Little benefit from zero-fee policy – Universities

Universities say the government's zero-fee policy for new tertiary students has increased administration costs, but is having little impact on enrolments. Universities said their staff had spent extra time explaining the zero-fee scheme to students and some had also had to change their IT systems, reports John Gerritsen for RNZ News.

Vice-chancellor of Auckland University of Technology Derek McCormack said its enrolments were about the same as last year, but the cost of the enrolment process had gone up, while the director of planning and information at the University of Auckland, Pamela Moss, said its enrolments had not increased, but the zero-fee policy had caused significant costs, especially in IT.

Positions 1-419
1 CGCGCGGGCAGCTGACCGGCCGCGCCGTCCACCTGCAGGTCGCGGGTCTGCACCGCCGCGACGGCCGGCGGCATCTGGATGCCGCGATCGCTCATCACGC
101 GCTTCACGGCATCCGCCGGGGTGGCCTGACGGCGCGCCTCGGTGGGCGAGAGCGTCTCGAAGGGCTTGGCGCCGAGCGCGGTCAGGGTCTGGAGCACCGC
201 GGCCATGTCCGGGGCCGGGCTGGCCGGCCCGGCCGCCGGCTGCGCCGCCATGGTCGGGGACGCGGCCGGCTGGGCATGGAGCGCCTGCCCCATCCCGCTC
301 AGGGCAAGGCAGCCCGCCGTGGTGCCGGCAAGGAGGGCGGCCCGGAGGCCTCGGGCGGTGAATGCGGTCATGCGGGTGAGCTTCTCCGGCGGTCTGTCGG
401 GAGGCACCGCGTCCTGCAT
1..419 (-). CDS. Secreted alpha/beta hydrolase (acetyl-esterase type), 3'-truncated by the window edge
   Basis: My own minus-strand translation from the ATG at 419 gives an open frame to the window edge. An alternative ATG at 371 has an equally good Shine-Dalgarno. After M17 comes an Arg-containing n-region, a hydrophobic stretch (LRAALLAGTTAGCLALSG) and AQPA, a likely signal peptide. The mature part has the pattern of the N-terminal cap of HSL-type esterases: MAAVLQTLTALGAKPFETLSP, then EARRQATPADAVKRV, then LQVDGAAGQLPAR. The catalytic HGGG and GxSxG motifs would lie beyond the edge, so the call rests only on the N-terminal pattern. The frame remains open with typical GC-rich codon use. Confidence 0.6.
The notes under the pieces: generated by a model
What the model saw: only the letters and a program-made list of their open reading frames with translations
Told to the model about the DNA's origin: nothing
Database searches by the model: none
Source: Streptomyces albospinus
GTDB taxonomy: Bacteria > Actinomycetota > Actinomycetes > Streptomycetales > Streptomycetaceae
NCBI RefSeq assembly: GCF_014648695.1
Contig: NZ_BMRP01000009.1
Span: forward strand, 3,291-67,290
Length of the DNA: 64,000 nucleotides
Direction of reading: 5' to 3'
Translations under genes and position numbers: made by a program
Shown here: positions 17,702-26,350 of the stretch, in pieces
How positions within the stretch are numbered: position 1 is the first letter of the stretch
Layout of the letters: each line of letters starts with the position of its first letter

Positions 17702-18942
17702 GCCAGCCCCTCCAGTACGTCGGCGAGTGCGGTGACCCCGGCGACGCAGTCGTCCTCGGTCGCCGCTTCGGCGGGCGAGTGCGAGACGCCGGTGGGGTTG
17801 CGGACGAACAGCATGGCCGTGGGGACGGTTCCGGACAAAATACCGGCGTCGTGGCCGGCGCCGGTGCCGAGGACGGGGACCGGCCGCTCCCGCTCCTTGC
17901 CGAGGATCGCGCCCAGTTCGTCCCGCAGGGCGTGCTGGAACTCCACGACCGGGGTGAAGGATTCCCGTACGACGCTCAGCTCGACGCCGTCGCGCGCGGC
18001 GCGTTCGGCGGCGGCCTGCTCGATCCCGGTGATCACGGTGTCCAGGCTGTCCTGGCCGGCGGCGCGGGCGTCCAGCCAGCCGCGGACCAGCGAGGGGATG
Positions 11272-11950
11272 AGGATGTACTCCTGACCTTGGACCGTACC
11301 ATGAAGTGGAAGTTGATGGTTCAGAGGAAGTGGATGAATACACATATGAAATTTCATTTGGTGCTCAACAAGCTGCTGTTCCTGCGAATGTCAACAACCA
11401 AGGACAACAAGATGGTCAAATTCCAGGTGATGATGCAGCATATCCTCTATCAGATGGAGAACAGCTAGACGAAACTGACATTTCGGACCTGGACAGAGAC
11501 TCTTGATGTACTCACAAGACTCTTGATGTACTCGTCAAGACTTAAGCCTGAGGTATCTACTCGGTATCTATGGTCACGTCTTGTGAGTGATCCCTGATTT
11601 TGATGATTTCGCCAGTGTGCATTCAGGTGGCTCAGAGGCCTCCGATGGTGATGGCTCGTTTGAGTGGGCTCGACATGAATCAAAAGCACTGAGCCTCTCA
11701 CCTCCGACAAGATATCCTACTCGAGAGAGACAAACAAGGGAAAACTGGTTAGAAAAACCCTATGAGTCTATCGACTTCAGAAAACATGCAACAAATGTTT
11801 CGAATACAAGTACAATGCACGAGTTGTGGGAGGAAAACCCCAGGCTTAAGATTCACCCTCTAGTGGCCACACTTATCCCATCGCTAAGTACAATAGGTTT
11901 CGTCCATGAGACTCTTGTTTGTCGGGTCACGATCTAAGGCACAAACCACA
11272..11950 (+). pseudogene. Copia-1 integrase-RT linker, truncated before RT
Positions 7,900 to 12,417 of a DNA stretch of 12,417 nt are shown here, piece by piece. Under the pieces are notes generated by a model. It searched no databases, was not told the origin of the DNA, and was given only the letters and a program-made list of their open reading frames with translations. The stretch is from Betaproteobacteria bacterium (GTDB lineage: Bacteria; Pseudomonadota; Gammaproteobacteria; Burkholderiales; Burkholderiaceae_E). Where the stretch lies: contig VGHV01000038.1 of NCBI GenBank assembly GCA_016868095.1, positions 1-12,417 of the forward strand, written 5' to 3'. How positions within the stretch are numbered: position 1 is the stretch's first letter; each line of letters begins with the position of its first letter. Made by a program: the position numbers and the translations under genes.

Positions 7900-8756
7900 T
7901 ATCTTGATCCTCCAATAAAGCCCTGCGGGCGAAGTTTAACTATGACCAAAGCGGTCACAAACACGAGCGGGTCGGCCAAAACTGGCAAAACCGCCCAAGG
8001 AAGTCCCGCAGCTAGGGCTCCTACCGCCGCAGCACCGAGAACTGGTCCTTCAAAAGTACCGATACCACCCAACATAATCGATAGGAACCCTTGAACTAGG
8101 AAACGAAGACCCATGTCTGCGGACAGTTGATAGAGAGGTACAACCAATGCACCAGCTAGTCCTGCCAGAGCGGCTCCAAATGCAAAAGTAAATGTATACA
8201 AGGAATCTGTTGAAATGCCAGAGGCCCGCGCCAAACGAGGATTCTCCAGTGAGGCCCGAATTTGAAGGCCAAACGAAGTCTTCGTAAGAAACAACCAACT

At the University of Waikato, enrolments from school leavers were very slightly up on last year, and the number of older students applying for the first time had also increased. But the senior deputy vice-chancellor, Alister Jones, said it was too early to tell if the zero-fee policy was responsible. He also said the policy had confused some students, and university staff had spent more time providing advice.
Full report on the Radio New Zealand site